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Rethinking Latin American Social Movements

Radical Action from Below

Edited by Richard Stahler-Sholk; Harry E. Vanden and Marc Becker

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This groundbreaking text explores the dramatic evolution in Latin American social movements over the past fifteen years. Leading scholars examine a variety of cases that highlight significant shifts in the region. First is the breakdown of the Washington Consensus and the global economic crisis since 2008, accompanied by the rise of new paradigms such as buen vivir (living well). Second are transformations in internal movement dynamics and strategies, especially the growth of horizontalism (horizontalidad), which emphasizes non-hierarchical relations within society rather than directly tackling state power. Third are new dynamics of resistance and repression as movements interact with the “pink tide” rise of left-of-center governments in the region. Exploring outcomes and future directions, the contributors consider the variations between movements arising from immediate circumstances (such as Oaxaca’s 2006 uprising and Brazil’s 2013 bus fare protests) and longer-lasting movements (Vía Campesina, Brazil’s MST, and Mexico’s Zapatistas). Assessing both the continuities in social movement dynamics and important new tendencies, this book will be essential reading for all students of Latin American politics and society.

Contributions by: Marc Becker, George Ciccariello-Maher, Kwame Dixon, Fran Espinoza, Daniela Issa, Nathalie Lebon, Maurice Rafael Magaña, María Elena Martinez-Torres, Sara C. Motta, Leonidas Oikonomakis, Suyapa Portillo Villeda, Peter M. Rosset, Marina Sitrin, Rose J. Spalding, Richard Stahler-Sholk, Alicia Swords, Harry E. Vanden, and Raúl Zibechi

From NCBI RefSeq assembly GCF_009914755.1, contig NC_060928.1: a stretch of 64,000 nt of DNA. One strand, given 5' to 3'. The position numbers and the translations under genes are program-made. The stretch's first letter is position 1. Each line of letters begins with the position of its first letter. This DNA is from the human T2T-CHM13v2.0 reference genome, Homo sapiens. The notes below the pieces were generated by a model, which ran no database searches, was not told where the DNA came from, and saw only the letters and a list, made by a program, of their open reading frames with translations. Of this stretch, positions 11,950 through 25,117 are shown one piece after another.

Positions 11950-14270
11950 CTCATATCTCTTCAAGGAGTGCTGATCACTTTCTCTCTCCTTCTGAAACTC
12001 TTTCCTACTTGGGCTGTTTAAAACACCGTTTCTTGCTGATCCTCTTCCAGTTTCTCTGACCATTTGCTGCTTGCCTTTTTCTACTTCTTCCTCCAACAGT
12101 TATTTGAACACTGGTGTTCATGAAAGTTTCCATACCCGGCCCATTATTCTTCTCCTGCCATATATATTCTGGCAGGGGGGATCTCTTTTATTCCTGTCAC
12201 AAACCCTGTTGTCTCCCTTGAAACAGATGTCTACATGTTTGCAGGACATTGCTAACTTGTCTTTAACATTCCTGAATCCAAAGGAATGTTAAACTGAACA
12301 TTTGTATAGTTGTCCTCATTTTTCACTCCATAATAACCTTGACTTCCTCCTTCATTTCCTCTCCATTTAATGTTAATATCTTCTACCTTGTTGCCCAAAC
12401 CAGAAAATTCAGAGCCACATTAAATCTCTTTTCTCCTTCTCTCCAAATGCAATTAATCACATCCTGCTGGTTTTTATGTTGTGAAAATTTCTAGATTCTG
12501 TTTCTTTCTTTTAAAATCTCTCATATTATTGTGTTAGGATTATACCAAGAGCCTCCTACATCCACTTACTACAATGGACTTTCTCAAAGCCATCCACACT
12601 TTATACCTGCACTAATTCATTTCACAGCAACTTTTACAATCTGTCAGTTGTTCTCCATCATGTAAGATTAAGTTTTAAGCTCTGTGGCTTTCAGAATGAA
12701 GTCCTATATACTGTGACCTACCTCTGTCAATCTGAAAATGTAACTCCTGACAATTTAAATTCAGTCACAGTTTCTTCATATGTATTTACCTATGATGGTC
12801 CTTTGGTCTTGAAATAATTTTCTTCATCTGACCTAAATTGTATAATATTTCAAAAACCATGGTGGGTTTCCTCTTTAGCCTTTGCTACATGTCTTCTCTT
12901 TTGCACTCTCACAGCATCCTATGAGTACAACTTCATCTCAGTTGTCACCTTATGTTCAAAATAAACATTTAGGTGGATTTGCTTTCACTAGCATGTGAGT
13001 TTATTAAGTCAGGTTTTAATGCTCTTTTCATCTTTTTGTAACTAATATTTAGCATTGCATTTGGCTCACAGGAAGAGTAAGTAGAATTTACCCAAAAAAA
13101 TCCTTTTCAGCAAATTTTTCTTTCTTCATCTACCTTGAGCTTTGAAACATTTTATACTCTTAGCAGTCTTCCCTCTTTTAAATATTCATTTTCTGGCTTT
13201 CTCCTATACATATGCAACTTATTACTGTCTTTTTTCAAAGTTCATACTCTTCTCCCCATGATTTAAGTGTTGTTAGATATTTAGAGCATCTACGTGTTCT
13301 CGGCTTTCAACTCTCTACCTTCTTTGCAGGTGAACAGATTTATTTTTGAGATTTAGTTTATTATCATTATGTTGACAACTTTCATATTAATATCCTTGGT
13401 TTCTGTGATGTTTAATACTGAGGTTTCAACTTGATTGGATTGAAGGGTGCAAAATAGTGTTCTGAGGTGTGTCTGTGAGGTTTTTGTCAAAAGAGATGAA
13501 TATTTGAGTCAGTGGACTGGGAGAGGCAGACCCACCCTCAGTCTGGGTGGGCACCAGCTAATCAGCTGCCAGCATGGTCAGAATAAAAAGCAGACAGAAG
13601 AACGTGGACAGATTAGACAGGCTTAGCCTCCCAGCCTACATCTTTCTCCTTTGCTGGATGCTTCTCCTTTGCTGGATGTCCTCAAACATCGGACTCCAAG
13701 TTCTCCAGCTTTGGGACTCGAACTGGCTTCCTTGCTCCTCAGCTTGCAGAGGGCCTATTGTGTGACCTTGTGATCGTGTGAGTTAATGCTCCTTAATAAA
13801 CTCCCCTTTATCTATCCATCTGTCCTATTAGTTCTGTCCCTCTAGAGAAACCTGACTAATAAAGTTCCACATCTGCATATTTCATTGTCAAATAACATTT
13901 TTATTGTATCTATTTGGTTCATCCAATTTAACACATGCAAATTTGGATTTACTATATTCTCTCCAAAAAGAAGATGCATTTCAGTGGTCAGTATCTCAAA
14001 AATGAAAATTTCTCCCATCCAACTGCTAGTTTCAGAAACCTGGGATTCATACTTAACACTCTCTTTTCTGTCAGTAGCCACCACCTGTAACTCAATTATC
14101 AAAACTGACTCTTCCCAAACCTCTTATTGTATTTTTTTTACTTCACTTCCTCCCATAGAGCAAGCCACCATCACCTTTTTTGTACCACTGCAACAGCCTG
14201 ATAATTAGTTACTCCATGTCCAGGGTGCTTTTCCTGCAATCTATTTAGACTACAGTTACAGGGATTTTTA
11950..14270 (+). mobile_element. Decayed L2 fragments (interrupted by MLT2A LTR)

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Rowman & Littlefield Publishers
Pages: 412Size: 6 x 9
978-1-4422-3567-0 • Hardback • December 2014 • $127.00 • (£85.00)
978-1-4422-3568-7 • Paperback • November 2014 • $46.00 • (£31.95)
978-1-4422-3569-4 • eBook • November 2014 • $43.00 • (£29.95)
Richard Stahler-Sholk is professor in the Department of Political Science at Eastern Michigan University. Harry E. Vanden is professor in the Department of Government and International Affairs and the Institute for the Study of Latin America and the Caribbean at the University of South Florida. Marc Becker is professor in the Department of History at Truman State University.
Chapter 1: Introduction, Richard Stahler-Sholk, Harry E. Vanden, and Marc Becker
Part I: Changing Contexts, Changing Responses
Chapter 2: Reinventing Revolutions in Latin America: An “Other” Politics in Practice and Theory, Sara Motta
Part II: Movement Dynamics, Strategies, and Identities
Chapter 3: Challenges and Difficulties of Urban Territories in Resistance, Raúl Zibechi
Chapter 4: Building Horizontal Political Cultures: Youth Activism and the Legacy of the Oaxacan Social Movement of 2006, Maurice Rafael Magaña
Chapter 5: Praxis of Empowerment: Mística and Mobilization in Brazil’s Landless Rural Workers’ Movement, Daniela Issa
Chapter 6: Network Politics in the Mesoamerican Movement against the Plan Puebla-Panamá, Alicia Swords
Chapter 7: Por la refundación de Honduras: Building a New Kind of Social Movement, Suyapa Portillo Villeda
Chapter 8: Popular Feminism in Contemporary Brazil: Lineage and Alliances, Nathalie Lebon